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Featured Consciousness

Discussion in 'General Religious Debates' started by allfoak, Feb 13, 2018.

  1. allfoak

    allfoak Alchemist

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    Is consciousness fundamental?
    Are all things derived from consciousness?

    “I regard consciousness as fundamental. I regard matter as derivative from consciousness. We cannot get behind consciousness. Everything that we talk about, everything that we regard as existing, postulates consciousness.”

    Max Planck
     
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  2. Polymath257

    Polymath257 Think & Care
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    I vote no. Consciousness is a product of certain types if complexity. Brains are sufficiently complex.
     
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  3. allfoak

    allfoak Alchemist

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    It's hard to argue with Physicists like James Jeans, Max Planck and others, especially when what they say unites science and religion.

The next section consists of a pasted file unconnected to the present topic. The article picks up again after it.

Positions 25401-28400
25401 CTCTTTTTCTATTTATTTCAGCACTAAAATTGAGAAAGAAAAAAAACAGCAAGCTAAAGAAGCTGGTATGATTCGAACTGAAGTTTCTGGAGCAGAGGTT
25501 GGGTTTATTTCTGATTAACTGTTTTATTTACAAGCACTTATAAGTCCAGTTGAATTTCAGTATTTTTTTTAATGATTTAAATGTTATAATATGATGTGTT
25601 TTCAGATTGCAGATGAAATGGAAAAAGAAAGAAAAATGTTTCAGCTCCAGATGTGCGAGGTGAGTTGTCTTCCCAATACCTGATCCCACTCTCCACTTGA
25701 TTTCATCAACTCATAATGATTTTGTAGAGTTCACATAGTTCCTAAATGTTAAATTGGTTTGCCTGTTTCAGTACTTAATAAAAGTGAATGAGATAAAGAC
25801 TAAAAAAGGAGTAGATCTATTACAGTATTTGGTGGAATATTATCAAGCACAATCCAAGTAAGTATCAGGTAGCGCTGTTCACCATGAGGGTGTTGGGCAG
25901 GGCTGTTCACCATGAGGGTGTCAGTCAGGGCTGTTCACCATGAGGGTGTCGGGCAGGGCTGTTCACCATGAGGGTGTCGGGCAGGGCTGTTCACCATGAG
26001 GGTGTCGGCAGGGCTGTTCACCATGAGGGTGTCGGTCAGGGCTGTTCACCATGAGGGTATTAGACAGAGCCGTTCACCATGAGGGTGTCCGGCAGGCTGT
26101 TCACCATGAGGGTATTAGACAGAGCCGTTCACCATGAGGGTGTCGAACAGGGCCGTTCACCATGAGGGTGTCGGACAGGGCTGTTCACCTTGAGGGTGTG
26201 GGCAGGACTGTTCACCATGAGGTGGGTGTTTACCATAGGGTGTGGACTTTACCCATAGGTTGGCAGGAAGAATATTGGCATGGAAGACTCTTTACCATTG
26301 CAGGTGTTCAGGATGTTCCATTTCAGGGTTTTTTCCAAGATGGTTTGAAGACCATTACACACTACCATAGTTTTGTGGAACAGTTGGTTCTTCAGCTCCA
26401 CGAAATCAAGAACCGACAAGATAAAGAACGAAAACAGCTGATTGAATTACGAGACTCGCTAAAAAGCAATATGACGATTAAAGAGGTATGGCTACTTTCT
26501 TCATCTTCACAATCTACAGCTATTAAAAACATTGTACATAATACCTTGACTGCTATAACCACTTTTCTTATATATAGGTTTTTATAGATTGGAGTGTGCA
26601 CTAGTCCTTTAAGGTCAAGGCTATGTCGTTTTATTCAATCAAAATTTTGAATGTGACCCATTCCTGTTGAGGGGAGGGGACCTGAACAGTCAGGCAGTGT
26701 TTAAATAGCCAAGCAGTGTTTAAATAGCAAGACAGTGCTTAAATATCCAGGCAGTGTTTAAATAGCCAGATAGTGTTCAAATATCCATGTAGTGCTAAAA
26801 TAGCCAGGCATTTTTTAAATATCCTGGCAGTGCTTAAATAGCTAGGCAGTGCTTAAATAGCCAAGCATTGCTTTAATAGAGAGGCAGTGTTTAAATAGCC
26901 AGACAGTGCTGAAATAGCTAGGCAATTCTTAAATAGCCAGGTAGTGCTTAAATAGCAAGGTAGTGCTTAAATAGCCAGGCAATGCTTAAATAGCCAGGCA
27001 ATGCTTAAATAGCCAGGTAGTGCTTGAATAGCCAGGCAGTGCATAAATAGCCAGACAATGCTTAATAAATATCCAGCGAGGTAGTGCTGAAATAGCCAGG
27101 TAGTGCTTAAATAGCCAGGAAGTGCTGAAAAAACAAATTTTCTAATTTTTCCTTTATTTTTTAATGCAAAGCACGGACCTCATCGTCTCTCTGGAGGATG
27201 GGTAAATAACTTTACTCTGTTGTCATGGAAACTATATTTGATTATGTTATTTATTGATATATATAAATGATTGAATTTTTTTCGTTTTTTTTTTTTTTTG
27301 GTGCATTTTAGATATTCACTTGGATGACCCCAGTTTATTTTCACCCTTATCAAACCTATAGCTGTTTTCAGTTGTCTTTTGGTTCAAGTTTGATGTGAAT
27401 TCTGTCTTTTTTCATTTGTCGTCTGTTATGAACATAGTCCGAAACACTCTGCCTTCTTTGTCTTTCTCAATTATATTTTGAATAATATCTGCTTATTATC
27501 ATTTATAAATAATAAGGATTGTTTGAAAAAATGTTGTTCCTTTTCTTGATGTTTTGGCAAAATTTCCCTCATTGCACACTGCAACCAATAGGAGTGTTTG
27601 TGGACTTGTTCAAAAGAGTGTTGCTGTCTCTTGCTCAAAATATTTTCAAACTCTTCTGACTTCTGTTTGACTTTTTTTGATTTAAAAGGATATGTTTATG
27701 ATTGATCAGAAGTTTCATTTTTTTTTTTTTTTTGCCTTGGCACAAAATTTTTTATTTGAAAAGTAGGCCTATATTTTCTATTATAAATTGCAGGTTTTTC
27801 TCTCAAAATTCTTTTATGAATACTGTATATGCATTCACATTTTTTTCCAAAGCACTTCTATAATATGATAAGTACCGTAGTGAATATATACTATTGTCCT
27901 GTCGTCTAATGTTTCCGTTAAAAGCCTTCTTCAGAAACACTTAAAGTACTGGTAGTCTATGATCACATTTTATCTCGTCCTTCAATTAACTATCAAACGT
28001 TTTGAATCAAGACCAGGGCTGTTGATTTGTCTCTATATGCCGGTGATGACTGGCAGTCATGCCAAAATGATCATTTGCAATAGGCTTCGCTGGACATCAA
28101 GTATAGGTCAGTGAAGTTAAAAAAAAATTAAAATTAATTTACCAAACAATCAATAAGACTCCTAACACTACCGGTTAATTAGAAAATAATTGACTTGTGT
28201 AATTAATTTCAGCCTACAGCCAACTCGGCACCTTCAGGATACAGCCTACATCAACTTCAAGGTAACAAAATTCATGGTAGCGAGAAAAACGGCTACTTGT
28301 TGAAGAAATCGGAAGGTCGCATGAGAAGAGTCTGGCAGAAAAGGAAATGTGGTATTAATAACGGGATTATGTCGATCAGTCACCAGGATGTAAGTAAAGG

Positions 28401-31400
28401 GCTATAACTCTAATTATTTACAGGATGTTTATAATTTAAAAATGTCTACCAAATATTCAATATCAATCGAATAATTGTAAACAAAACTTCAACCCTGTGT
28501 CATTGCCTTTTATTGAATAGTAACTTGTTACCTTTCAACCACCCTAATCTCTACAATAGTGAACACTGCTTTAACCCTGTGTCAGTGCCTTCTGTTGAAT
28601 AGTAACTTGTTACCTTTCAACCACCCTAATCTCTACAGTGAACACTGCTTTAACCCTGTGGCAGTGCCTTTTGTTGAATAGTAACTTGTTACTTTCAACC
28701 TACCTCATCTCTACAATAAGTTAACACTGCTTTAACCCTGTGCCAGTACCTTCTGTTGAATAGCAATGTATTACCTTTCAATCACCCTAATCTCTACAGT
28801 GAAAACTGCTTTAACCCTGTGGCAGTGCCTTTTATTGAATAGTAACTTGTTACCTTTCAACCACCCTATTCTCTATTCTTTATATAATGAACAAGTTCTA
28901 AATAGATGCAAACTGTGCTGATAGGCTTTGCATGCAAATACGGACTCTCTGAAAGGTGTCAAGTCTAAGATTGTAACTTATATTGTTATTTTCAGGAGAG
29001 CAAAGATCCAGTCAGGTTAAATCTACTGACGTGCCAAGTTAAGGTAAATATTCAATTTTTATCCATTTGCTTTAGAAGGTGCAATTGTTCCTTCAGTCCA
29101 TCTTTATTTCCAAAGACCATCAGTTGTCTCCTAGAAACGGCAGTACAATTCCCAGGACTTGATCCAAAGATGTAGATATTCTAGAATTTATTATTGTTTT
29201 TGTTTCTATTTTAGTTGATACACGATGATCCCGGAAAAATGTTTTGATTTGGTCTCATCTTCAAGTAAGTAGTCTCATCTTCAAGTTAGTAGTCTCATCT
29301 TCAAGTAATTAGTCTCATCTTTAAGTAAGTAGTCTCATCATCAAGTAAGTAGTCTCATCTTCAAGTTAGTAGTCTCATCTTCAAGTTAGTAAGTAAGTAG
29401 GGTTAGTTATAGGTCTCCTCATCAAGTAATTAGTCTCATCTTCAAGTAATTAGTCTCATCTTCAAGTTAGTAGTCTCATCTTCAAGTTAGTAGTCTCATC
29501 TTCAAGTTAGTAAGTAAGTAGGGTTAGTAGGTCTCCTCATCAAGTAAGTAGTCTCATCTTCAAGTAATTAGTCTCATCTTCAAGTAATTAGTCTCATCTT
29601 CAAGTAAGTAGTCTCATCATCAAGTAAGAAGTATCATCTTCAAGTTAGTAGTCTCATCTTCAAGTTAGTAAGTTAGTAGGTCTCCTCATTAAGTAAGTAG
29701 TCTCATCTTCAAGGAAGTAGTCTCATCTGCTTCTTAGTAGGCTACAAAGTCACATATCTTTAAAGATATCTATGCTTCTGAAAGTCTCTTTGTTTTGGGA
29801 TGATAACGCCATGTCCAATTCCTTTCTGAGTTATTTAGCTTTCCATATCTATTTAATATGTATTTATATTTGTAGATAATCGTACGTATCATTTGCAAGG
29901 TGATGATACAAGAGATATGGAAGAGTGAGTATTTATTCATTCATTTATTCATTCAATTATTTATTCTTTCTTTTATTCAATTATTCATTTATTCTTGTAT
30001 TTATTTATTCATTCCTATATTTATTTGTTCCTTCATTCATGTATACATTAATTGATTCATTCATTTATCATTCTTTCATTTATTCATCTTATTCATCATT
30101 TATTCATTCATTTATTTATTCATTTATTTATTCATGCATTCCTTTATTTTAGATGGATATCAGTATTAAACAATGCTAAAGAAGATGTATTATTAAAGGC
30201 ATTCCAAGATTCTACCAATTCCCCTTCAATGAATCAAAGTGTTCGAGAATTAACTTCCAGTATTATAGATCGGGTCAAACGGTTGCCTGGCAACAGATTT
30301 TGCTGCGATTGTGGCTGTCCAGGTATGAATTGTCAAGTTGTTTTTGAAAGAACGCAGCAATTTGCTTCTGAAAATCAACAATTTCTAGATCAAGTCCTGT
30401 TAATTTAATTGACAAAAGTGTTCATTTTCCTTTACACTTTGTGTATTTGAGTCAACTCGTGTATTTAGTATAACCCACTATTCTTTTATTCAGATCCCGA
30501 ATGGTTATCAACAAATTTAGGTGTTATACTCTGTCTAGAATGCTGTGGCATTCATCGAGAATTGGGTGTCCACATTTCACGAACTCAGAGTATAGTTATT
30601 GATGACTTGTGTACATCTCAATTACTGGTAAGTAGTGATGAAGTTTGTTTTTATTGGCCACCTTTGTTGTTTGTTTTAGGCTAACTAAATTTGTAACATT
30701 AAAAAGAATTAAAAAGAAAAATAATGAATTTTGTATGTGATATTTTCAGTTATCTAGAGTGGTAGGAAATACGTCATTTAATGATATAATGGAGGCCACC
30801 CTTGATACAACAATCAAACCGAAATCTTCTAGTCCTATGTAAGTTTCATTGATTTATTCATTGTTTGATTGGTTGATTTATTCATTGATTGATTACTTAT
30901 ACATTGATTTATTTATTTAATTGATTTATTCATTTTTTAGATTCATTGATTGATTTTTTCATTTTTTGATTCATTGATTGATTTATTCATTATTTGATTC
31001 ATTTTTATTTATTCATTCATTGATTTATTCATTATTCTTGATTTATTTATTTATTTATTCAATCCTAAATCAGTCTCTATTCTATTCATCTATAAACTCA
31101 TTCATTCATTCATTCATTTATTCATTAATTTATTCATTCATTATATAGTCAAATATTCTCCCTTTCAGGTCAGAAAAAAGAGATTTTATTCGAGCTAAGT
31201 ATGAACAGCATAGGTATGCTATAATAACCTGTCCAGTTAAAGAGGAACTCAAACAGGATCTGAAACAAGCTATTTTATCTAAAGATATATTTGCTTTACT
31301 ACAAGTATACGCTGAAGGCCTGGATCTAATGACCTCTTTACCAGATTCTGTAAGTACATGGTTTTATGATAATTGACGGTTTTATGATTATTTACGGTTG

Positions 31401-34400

4. Evangelicalhumanist

    Evangelicalhumanist "Truth" isn't a thing...

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    In this, I regard Planck as insufficiently deep -- for reasons or (possible) intellectual prejudices about which I can know nothing. Matter (really, matter/energy, or the stuff of existence) has form and substance. These necessitate that there will be natural rules that describe what happens when this "stuff" interacts. Where Planck (and others) falls short, is in understanding that sometimes there is a reaction to a reaction -- in other words, something happened that triggers an "acknowledging" additional reaction." That, in my view, is where consciousness exists.
     
  5. allfoak

    allfoak Alchemist

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    Perhaps it is just my intellectual prejudice but this sounds like you just made it up.